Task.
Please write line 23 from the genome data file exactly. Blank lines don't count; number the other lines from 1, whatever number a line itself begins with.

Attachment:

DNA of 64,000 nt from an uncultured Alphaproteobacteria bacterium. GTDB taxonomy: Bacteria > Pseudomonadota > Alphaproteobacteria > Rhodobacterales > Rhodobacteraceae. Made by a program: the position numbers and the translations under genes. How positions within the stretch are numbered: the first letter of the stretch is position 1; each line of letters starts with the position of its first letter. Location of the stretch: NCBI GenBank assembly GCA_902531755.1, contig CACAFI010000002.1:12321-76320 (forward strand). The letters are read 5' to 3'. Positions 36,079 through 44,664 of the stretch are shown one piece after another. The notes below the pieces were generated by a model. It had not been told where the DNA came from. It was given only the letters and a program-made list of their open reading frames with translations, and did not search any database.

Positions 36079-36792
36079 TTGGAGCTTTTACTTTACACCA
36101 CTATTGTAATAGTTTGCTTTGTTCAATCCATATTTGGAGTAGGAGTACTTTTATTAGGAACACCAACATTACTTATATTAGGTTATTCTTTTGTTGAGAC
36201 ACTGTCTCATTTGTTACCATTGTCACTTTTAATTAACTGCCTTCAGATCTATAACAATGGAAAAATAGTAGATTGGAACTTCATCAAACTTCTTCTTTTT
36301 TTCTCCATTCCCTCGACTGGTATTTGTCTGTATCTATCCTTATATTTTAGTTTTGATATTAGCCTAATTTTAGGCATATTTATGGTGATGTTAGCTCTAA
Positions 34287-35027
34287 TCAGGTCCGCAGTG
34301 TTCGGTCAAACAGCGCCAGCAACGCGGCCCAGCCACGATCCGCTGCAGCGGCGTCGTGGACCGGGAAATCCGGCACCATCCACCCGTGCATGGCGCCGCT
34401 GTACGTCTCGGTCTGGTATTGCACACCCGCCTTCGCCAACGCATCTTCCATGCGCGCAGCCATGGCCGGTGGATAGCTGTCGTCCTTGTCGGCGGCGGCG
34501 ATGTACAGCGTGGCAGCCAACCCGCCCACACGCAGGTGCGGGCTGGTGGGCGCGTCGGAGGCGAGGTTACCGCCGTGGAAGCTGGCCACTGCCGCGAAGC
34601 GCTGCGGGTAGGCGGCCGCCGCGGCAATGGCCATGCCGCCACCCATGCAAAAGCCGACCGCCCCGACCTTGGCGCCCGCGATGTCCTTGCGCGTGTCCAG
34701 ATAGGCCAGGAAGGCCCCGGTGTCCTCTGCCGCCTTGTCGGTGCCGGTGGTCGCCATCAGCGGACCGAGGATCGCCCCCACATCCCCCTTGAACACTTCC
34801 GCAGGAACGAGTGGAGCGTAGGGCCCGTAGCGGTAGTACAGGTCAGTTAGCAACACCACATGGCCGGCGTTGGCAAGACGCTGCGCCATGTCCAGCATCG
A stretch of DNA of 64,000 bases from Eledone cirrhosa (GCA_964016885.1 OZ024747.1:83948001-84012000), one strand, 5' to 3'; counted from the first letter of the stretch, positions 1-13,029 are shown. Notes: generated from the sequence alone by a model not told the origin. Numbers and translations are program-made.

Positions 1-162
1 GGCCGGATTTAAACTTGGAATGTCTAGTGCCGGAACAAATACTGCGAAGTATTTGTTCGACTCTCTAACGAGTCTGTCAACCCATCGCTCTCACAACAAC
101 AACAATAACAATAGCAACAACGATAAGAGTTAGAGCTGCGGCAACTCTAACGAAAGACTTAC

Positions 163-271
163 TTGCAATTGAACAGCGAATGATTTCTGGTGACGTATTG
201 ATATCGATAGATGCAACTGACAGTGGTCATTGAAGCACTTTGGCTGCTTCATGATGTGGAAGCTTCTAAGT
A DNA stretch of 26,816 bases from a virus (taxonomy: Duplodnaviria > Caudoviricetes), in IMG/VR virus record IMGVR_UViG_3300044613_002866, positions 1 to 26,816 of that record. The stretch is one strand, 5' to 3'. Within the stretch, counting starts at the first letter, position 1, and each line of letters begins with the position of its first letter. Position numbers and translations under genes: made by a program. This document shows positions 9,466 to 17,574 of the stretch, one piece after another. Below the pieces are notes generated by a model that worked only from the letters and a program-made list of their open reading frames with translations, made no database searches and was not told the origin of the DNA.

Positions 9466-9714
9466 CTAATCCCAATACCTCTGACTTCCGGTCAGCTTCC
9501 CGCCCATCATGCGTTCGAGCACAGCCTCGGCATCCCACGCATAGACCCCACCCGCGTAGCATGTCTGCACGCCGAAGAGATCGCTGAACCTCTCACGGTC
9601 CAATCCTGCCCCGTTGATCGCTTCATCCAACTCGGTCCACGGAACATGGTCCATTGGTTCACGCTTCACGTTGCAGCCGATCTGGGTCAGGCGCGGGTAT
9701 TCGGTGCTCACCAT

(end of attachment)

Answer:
Positions 9466-9714